Chaperones and Curfews: Minimising 3rd Party Impact

Chaperones and Curfews: Minimising 3rd Party Impact

Talk given at PerfMatters 2019 – https://perfmattersconf.com

Every year websites get heavier – but the majority of growth isn’t coming from code written at the organisations running them... it’s coming from 3rd parties.

Long gone are the days when it was viable to build everything internally, but their impact on performance is already getting a little out-of-hand. We don’t want to be the fun police throwing everyone out, but we can start to moderate the party.

In this talk we won’t be looking to remove 3rd parties altogether – nobody likes having their toys taken away; instead we’ll be taking the practical approach of accepting that 3rd parties aren’t going anywhere and look at what strategies we can employ for maintaining performance and safeguarding against slowdowns, outages and abuse.

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Ryan Townsend

April 03, 2019
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Transcript

  1. 3.
  2. 4.
  3. 5.

    • What are third parties? • Why are they problematic?

    • Why use them at all? • What can I do to mitigate against their impact?
  4. 10.
  5. 11.
  6. 14.

    • Social media buttons • Tag managers • Ads •

    A/B testing tools • Personalisation • Analytics & Event Capture • Independent Customer Reviews • Retargeting • Affiliate trackers • Live chat • Hosted webfonts • Comment platforms • Videos • Developer Utilities
  7. 20.

    “There is zero performance overhead to using our synchronous script

    […] our typical response time is around 200ms” – Popular Third Party Provider
  8. 24.

    “Third party script execution is the majority chunk of the

    web today” – Patrick Hulce, Lighthouse
  9. 28.

    • Inaccurate development & QA experience • Unable to perform

    commit/build-time linting • Governance processes in the hands of the 3rd party
  10. 30.
  11. 31.
  12. 32.
  13. 33.

    • You can’t build it all yourself • You shouldn’t

    build it all yourself • You’re hacking around technical limitations • You’re hacking around organisational limitations
  14. 38.
  15. 39.

    • It’s My (Third) Party and I’ll Cry If I

    Want To
 Harry Roberts (@csswizardry) • AB Testing, Ads & Other 3rd Party Tags
 Andy Davies (@andydavies) • Performance Audit (Live)
 Tim Kadlec (@tkadlec) • Raiders of the Fast Start
 Katie Sylor-Miller (@ksylor)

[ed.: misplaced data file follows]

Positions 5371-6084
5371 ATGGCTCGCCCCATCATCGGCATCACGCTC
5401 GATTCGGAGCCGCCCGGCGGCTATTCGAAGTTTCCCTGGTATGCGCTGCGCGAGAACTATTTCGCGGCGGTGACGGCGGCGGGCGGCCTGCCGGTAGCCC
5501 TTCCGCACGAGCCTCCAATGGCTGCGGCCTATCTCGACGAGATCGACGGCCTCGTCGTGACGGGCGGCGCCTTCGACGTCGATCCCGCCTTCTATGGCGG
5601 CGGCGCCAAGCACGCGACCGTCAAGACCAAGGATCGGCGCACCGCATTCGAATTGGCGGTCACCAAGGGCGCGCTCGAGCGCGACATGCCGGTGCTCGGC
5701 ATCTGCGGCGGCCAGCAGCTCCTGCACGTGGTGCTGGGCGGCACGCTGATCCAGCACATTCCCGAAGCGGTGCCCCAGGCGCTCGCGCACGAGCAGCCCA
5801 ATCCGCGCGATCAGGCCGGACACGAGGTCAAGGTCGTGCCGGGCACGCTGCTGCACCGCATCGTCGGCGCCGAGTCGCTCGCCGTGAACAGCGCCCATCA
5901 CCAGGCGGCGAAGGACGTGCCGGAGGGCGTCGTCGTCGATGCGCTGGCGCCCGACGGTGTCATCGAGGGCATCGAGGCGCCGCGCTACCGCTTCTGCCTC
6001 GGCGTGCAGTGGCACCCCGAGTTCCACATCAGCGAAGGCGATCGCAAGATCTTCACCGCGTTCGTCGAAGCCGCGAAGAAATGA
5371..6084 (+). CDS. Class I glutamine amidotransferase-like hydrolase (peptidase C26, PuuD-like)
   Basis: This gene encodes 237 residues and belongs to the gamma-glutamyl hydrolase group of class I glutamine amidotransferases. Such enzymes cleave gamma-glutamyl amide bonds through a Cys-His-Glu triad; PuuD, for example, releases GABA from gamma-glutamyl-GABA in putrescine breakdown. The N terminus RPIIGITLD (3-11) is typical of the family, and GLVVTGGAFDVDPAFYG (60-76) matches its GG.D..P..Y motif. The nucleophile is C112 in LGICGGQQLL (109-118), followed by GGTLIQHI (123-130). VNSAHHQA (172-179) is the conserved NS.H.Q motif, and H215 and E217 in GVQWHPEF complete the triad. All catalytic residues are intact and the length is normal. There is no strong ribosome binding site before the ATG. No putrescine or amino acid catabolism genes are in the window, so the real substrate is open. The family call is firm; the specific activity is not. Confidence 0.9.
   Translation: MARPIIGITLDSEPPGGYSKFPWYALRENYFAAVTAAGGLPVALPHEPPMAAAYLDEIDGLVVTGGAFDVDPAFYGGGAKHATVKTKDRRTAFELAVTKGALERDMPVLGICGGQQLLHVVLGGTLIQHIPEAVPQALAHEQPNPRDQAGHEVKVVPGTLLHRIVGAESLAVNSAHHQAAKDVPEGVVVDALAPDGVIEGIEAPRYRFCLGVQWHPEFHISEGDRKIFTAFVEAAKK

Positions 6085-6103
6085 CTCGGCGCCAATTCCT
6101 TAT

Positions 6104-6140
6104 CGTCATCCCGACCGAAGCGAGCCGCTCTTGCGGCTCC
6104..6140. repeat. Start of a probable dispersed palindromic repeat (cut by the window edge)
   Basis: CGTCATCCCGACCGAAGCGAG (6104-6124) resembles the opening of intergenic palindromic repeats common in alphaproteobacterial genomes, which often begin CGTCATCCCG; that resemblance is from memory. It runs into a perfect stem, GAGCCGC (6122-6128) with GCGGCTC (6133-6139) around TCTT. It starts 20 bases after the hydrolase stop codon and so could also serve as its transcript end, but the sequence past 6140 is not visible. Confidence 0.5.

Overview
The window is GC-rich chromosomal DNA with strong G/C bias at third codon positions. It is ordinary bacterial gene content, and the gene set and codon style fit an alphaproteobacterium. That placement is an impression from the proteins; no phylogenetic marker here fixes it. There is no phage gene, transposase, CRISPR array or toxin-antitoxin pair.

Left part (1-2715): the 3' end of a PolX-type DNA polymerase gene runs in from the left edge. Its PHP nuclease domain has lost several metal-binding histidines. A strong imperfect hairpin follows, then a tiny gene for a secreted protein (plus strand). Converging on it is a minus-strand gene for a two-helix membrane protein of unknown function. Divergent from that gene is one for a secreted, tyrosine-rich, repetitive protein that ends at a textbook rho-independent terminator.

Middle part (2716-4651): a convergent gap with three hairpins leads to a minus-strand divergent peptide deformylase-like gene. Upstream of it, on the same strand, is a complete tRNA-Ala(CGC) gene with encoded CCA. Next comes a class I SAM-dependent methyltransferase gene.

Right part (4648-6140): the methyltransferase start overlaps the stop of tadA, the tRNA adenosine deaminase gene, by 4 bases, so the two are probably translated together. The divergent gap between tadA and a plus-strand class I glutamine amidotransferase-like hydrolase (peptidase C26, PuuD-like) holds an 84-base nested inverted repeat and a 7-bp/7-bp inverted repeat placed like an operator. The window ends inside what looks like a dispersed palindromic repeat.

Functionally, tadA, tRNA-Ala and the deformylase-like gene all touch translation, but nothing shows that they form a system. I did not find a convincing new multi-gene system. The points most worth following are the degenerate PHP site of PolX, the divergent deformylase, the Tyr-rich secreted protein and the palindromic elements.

16. 45.
  17. 46.

    • Check for GZIP/Brotli compression • Subset fonts • Centralise

    data capture (e.g. Segment) • Disable loading libraries
  18. 52.
  19. 54.
  20. 57.
  21. 58.
  22. 59.
  23. 60.

    <head> <script> function showBody() { document.body.style.display = 'block'; } setTimeout(showBody,

    3000) </script> <script src="https://myadprovider.com/" onload="showBody()" onerror="showBody()" importance="high" async> </script> </head> <body style="display:none"> ... </body> when the script loads/fails: show the body hide the whole body after 3 seconds: show the body regardless
  24. 61.
  25. 62.

    function timeout(delay){ return new Promise(function(resolve, reject) { setTimeout(function() { resolve(new

    Response('', { status: 408, statusText: 'Request timed out.' })) }, delay) }) } self.addEventListener('fetch', function(event) { // if the request is not for example.com, serve requests normally if (!event.request.url.includes('example.com')) { return } return event.respondWith(caches.match(event.request).then(function(response) { return response || Promise.race([ timeout(2000), fetch(event.request) ]) })) }) attempt the request force a 2-second timeout service-worker-timeout.twnsnd.com
  26. 64.

    • No DNS lookup • No connection setup • No

    SSL negotiation • “Better” HTTP/2 prioritisation • You can fingerprint and use far-future expiry • Plays nicer with Content-Security-Policies *
  27. 66.
  28. 72.
  29. 73.
  30. 75.
  31. 77.
  32. 84.

    • Embed manually and maintain a clear release runway •

    Migrate long-term scripts to core site • Server-side tag management
  33. 86.
  34. 87.
  35. 90.

    “Huge props to WordAds for reducing their impact from ~2.5s

    to ~200ms on average!” – Patrick Hulce, Lighthouse
  36. 92.

    • You don’t make friends taking toys away • Understand

    really how your third parties are used • Work with what you’ve got and optimise • Assume third parties will burn you • Protect yourself • Work with them for the better of the whole web